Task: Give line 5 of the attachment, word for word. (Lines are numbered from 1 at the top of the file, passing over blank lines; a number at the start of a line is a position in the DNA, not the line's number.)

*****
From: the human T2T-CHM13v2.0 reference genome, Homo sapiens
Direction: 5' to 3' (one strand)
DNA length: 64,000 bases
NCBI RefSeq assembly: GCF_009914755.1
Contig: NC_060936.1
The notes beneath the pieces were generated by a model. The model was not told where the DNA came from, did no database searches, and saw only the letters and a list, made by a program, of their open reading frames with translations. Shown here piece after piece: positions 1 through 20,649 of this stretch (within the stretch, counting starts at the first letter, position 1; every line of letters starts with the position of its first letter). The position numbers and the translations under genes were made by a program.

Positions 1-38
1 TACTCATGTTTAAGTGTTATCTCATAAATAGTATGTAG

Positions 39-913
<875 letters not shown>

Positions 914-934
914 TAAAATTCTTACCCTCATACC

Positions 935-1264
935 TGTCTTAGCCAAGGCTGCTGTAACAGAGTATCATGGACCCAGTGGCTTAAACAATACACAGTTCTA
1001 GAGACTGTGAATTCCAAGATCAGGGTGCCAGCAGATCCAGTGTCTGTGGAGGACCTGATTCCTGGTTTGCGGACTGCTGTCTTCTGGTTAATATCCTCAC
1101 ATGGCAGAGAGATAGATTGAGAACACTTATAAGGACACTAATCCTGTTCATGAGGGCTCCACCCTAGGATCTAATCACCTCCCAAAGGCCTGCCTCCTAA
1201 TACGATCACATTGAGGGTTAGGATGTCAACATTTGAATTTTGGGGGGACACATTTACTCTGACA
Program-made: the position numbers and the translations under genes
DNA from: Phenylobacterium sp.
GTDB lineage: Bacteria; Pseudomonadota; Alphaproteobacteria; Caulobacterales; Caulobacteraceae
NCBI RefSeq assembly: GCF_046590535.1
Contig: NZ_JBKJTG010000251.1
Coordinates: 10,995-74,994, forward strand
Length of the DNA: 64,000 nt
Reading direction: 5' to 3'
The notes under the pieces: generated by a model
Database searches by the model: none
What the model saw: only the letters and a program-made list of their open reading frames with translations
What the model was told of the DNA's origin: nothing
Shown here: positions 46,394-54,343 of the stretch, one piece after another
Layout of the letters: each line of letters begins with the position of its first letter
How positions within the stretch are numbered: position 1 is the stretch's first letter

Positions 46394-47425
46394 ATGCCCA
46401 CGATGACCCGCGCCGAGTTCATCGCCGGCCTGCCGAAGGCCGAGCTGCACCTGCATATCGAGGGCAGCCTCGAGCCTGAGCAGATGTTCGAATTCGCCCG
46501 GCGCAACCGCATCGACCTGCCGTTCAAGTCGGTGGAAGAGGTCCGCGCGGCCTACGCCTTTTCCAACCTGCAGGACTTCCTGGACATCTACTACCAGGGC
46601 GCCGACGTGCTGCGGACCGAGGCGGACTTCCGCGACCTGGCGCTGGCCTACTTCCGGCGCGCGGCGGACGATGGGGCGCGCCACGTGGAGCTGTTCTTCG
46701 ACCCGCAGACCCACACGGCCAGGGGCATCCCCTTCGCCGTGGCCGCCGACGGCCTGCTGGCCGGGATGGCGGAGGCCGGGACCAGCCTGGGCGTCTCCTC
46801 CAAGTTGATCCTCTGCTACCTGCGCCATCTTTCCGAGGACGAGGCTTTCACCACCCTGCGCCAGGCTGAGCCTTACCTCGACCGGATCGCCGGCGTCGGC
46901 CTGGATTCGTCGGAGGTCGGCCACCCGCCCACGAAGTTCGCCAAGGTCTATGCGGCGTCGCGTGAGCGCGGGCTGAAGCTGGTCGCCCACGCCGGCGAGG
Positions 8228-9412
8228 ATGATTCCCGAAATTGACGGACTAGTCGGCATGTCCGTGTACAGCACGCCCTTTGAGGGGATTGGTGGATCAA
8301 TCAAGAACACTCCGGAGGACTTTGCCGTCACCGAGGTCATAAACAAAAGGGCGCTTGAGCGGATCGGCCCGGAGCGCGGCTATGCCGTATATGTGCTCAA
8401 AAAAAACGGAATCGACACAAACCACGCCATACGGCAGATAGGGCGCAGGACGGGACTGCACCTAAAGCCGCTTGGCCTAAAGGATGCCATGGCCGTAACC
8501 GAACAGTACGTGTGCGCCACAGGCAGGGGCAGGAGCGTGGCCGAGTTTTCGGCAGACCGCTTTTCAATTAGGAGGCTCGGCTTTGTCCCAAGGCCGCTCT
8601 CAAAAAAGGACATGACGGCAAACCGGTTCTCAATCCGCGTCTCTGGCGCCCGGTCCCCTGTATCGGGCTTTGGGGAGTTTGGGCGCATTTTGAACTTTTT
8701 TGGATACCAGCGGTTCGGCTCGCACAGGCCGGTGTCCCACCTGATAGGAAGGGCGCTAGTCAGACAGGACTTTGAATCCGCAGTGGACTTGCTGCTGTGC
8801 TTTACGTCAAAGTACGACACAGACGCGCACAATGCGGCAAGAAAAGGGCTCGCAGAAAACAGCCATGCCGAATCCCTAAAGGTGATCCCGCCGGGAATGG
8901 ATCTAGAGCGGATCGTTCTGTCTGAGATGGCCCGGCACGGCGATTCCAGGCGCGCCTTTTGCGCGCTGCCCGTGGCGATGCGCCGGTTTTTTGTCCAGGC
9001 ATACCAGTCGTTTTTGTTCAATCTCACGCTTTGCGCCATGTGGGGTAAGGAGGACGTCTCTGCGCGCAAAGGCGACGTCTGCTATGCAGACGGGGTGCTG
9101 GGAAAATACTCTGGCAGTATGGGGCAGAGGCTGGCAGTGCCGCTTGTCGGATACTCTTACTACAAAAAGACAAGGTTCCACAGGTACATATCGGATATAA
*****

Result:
Contig: NC_060936.1